The debate over the security of data collected and stored under the Aadhaar project is heating up. While the Unique Identification Project has always had strong supporters and equally strong detractors, the latest controversy has been sparked off by an alleged breach of biometric data.
On 25 February, Mint reported that the Unique Identification Authority of India (UIDAI) had detected a breach of biometric data and filed a police complaint on 15 February against Axis Bank Ltd, business correspondent Suvidhaa Infoserve and e-sign provider eMudhra with the allegation of impersonation using illegally stored biometric information.
These entities deny storage of any data and claim that the business correspondent was merely testing the platform which accidentally sent authentication requests to the live server instead of the testing one.
Still, the incident has sparked concerns about the security of data in the possession with the UIDAI and also the redressal mechanism in the case of a breach like this.
Interestingly, it turns out that the Aadhaar (Targeted Delivery of Financial and Other Subsidies, Benefits and Services) Act is silent on making the UIDAI liable for reporting any breaches.
Legal experts that BloombergQuint spoke to point out that while the international principles of data collection require that any breach or abnormal activity be revealed to the users and authorities quickly, the Aadhaar regulations give no such assurance.
While banks are not required to disclose details of the breach to the public, they are required to report it to regulators immediately. Customer protection provisions also ensure deposit protection to some extent.
Delhi-based lawyer Apar Gupta said that a user may never really get to know if there was a data breach in the Aadhaar database which compromised their personal data, unless the authority chooses to voluntarily disclose it.
Adding that the authority is “whole and sole” and it isn’t liable to even disclose it under the Right To Information Act or to the parliament, Gupta said:
There is no provision under the act for notification to the public that there’s been a breach of their data. The breach includes both hacking of identity data and unauthorised authentication carried out by someone impersonating a citizen.
A broad comparison can be drawn to system breach in the banking system last year which led to 32 lakh debit cards being compromised.
In contrast, there is no regulatory oversight of the UIDAI which keeps it away from scrutiny, Gupta said. “There is an absence of a breach notification requirement under the Act,” he added.
Rahul Matthan, partner at law firm Trilegal said that all technological systems are likely to be breached at one point or the other and the Aadhaar Act has strong provisions against nefarious elements wronging the system.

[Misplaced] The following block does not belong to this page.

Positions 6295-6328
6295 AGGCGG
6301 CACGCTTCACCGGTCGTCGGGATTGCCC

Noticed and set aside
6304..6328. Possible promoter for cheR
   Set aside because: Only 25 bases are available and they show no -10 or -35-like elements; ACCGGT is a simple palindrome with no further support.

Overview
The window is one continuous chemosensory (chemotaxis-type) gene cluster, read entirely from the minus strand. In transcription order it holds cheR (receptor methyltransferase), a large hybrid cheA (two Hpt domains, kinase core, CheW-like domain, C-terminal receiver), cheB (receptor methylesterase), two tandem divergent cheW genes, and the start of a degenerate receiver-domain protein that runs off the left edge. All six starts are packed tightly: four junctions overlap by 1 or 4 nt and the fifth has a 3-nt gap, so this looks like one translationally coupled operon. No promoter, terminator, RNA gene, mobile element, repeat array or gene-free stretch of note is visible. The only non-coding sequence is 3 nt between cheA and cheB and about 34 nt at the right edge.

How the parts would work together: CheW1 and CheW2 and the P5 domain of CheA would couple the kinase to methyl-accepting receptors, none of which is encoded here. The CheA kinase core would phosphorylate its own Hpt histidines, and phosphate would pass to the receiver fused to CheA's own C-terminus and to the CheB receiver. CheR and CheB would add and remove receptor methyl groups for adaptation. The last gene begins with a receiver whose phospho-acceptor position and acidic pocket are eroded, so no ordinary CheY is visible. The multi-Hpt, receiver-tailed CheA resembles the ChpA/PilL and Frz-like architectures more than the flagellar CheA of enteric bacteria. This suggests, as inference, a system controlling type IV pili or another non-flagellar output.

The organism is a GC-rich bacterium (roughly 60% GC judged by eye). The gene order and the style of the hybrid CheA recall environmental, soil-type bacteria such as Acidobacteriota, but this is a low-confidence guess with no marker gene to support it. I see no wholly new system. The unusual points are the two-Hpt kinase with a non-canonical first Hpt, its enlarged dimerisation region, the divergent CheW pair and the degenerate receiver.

“There is a clear violation of the law in this case no matter who has done it,” Matthan said while adding that it is not clear where the violation has happened.
Rahul Matthan, Partner, TrilegalIf a bank employee steals your money, there is nothing you can do since the bank expects all employees to behave properly. It’s the same thing here as all participants in the process are expected to keep information safe.
Matthan said that storing of biometrics is wrong and illegal and the concern stems from the potentiality of people using this information left, right and centre.
He also added that protective provisions of the IT Act will apply to Aadhaar as well.
“Any data breach is required to be disclosed under the IT Act but whether that is followed or not is a separate question,” he said. Every authentication under the system is reported to the citizens through an SMS which is effectively informing them of unusual activity, he added.
However, there remains a loophole here for those who do not have their correct phone numbers updated in the Aadhaar system.
Gupta also said that even if one gets to know about their Aadhaar being misused, there is no guarantee under the Act that a redressal will be provided.
In chapter 7 of the Aadhaar regulations, there is a provision for a grievance redressal mechanism whereby a person can approach a call centre through phone or email which will provide residents with a tracking number till the matter is closed.
Gupta believes that this is not enough, saying that:
Even the IT Act has the same absence of reporting principles as the Aadhaar Act so it is substantively insufficient. There is no requirement for the call centre to give you a reasoned order like a public authority does. There is no specification to give you a reason if they don’t agree with you and why they can’t help you. The process doesn’t ensure that people’s dispute will be determined by the principles of natural justice.
Additionally, Sunil Abraham, executive director of Bangalore-based Centre for Internet and Society told BloombergQuint that a privacy law was promised when the Aadhaar Act was being passed in the parliament. That never happened so the system remains deficient on redressal.
Sunil Abraham, Executive Director, Centre for Internet and SocietyI don’t think there is a data breach provision in the act. They said don’t worry, a privacy bill is coming which never happened. But whether we have privacy bill or not, as long as there is centralised biometric data, we are in constant danger.